15 W. Walworth Street,
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Lakeland Players Community Theatre (Official)
Architects: Alexander Hamilton Bauer, Gustave A. Dick
Firms: Dick & Bauer Inc.
Functions: Live Theatre, Movies (Classic)
Styles: Art Deco
Previous Names: Elkhorn Cinema
A compact little theatre sitting on the town square. It opened in May 1928 with 1,300-seats, first as a silent film house, then movie theatre through the 1970’s. From 1975 until it closed as a movie theatre in 1987 it was named Elkhorn Cinema. It always had a stage for community events, and now is home to a local community theatre group.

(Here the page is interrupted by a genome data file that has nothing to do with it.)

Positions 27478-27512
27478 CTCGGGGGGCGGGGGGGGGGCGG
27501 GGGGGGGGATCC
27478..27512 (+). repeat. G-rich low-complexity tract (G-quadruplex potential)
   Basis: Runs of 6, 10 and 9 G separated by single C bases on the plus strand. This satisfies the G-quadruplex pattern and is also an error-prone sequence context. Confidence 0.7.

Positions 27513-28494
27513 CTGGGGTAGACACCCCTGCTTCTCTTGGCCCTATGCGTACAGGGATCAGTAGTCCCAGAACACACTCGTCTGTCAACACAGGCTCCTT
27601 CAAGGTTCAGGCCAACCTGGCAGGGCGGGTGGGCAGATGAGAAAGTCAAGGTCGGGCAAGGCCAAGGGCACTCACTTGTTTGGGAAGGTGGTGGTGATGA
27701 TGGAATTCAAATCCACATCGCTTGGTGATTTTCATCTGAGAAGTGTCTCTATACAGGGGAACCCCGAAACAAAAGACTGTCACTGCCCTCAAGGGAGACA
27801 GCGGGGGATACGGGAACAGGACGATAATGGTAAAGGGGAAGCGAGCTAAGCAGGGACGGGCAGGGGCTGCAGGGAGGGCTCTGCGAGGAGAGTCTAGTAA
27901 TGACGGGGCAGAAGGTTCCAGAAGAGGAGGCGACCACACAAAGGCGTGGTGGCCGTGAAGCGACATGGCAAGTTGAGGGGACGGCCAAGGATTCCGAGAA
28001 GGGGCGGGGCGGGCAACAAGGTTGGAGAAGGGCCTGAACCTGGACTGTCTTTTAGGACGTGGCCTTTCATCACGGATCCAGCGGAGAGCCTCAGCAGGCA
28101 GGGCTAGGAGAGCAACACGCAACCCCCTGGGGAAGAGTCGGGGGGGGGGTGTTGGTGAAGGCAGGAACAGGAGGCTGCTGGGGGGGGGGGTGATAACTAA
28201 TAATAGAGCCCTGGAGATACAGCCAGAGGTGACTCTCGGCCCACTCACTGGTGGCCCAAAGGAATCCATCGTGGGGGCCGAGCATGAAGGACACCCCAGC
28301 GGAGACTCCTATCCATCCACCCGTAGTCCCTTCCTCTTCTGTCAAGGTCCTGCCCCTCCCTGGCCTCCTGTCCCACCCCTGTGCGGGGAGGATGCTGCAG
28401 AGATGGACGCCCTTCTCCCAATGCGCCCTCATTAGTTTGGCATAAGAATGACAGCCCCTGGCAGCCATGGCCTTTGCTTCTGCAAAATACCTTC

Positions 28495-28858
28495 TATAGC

The theatre has been privately owned by Lakeland Players Ltd. Community Theatre, and has been used as their home and stage for live productions since 1990. Classic movies are screened during summer months.
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(Janesville Gazette, September 26, 1969)
ELKHORN â€" Daniel F. Kelliher, 87, a native of Mt. Horeb and operator of the Sprague Theater here for 47 years, died at home Thursday September 25. Mr. Kelliher operated a movie theater at Mt. Horeb for 11 years. He bought a theater here in 1922 and later built the Sprague Theater, which he operated until his retirement. Mr. Kelliher also had operated theaters in Lake Geneva, Delavan, East Troy, and Burlington. He has been credited for holding the state record for longtime theater operation. The funeral will be at 10 a.m. Saturday in St. Patrick’s Catholic Church here. Friends may call at the Murray funeral home here after 4 p.m. today. He is survived by his wife, Luella.